Widely beloved teacher and popular social worker, recognized by the Dalai Lama as reincarnation of Lithang Monastery's senior lama, Trulku Tenzin Delek currently serves life imprisonment at Chuangdong Prison in Dazu District, charged on dubious grounds with involvement in terrorist activities.
On May 15, 1995 six year old Gedhun Choekyi Nyima was recognised by His Holiness the Dalai Lama as the reincarnation of the 10th Panchen Lama of Tibet, the second highest lama in Tibetan Buddhism. On May 17, 1995 he was kidnapped by the Chinese government and now remains to be the youngest political prisoner in the world. His whereabouts are still unknown and, despite pressure from the international community, the Chinese government refuses to release any information. In 1995, Gedhun Choekyi Nyima's family and the head of his search committee, Chadrel Rinpoche, were also kidnapped. The whereabouts of the Panchen Lama and his family are still unknown. Gedhun Choekyi Nyima, officially known as Tenzin Gedhun the 11th Panchen Lama, is now fourteen years old. He is simply a boy and a victim of religious repression. TWA, together with many other Tibetan organizations and Tibet Support Groups, continue to work hard to keep the issue of the 11th Panchen Lama alive. He and his family deserve to be free. [ more ]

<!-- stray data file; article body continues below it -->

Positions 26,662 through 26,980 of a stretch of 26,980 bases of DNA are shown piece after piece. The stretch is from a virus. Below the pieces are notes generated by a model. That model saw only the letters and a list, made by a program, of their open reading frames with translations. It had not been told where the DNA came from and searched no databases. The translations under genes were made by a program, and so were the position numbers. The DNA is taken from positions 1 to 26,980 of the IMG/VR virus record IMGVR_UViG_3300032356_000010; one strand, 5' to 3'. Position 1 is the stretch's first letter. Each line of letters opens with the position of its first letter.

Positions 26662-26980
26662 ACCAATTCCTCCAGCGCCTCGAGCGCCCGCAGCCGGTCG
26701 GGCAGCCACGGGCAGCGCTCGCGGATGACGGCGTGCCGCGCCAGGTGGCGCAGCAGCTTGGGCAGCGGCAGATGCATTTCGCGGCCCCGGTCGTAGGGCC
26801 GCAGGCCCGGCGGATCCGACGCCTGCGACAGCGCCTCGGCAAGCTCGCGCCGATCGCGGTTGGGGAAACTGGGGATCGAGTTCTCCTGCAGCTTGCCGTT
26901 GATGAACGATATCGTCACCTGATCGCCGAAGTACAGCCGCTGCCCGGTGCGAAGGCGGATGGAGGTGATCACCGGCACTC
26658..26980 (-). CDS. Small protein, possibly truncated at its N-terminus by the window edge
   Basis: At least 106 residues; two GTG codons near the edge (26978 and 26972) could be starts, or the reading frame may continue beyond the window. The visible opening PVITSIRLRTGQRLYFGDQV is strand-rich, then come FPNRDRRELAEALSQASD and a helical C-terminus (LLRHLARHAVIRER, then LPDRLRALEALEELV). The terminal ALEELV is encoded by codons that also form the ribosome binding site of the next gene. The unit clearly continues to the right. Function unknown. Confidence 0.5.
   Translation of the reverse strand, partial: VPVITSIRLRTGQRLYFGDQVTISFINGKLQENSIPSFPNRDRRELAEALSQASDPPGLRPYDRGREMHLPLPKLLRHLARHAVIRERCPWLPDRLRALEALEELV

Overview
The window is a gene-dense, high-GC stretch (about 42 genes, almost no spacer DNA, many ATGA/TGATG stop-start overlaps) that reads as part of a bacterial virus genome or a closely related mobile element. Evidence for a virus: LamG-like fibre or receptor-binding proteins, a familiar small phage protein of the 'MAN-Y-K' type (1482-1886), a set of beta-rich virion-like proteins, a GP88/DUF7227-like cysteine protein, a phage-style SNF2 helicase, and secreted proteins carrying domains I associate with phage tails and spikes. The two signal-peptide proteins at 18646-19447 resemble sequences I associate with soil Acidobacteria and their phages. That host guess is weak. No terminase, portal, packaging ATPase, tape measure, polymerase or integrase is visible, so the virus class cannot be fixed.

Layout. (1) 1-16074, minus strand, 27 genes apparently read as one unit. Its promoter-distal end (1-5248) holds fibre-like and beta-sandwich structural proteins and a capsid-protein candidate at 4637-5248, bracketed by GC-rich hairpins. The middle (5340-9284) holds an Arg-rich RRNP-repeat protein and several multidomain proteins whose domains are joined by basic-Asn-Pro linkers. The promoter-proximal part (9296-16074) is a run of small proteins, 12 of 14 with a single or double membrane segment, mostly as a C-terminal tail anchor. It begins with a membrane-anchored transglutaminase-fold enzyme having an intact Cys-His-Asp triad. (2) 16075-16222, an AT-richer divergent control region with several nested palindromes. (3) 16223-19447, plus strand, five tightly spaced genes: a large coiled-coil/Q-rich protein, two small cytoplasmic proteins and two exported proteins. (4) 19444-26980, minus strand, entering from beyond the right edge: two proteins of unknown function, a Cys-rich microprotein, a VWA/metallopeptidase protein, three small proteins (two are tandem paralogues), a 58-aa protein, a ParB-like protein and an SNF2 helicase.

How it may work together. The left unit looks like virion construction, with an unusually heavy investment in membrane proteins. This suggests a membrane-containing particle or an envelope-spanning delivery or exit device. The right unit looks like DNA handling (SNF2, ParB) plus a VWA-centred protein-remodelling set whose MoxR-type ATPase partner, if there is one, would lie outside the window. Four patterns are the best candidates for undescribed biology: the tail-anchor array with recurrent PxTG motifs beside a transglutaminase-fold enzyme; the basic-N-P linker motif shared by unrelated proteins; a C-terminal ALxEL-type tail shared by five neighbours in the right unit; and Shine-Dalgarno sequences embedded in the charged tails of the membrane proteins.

July 13th 2002: Today the Tibetan Women's Association (TWA) observes a black day, the first anniversary of Beijing being awarded the 2008 Olympic Games. We are deeply disappointed by the International Olympics Committee (IOC) decision to hold the 2008 Olympics in Beijing despite the continued human rights abuses committed in Tibet. Beijing's attempt to cover up foul play is evident and IOC members were aware of the situation in Tibet and China before making their vote. The IOC's negligent decision is like giving a stamp of approval to Beijing's poor human rights record, and it encourages China to escalate its oppression. [ more ]
The story of Tibet is a tragic story of a peaceful, innocent and a deeply religious nation colonised by its neighbor China in 1949. In the aftermath of the occupation, thousands of Tibetans were killed and imprisoned, monasteries and religious sculptures demolished and stockpiles of sacred scriptures burnt. The tragedy still continues.
But the world is turning a blind eye to the brutalities committed in Tibet by the Chinese. Many powerful western governments had from time to time issued verbal condemnations and passed resolutions in an attempt to censure China's human rights record in Tibet. But nothing seems to move China; accustomed as it is in turning a deaf ear and outrageously violating international conventions and treaties. Many favour not to take any risks since China is an economic giant: censuring China may affect their business interests. [ more ]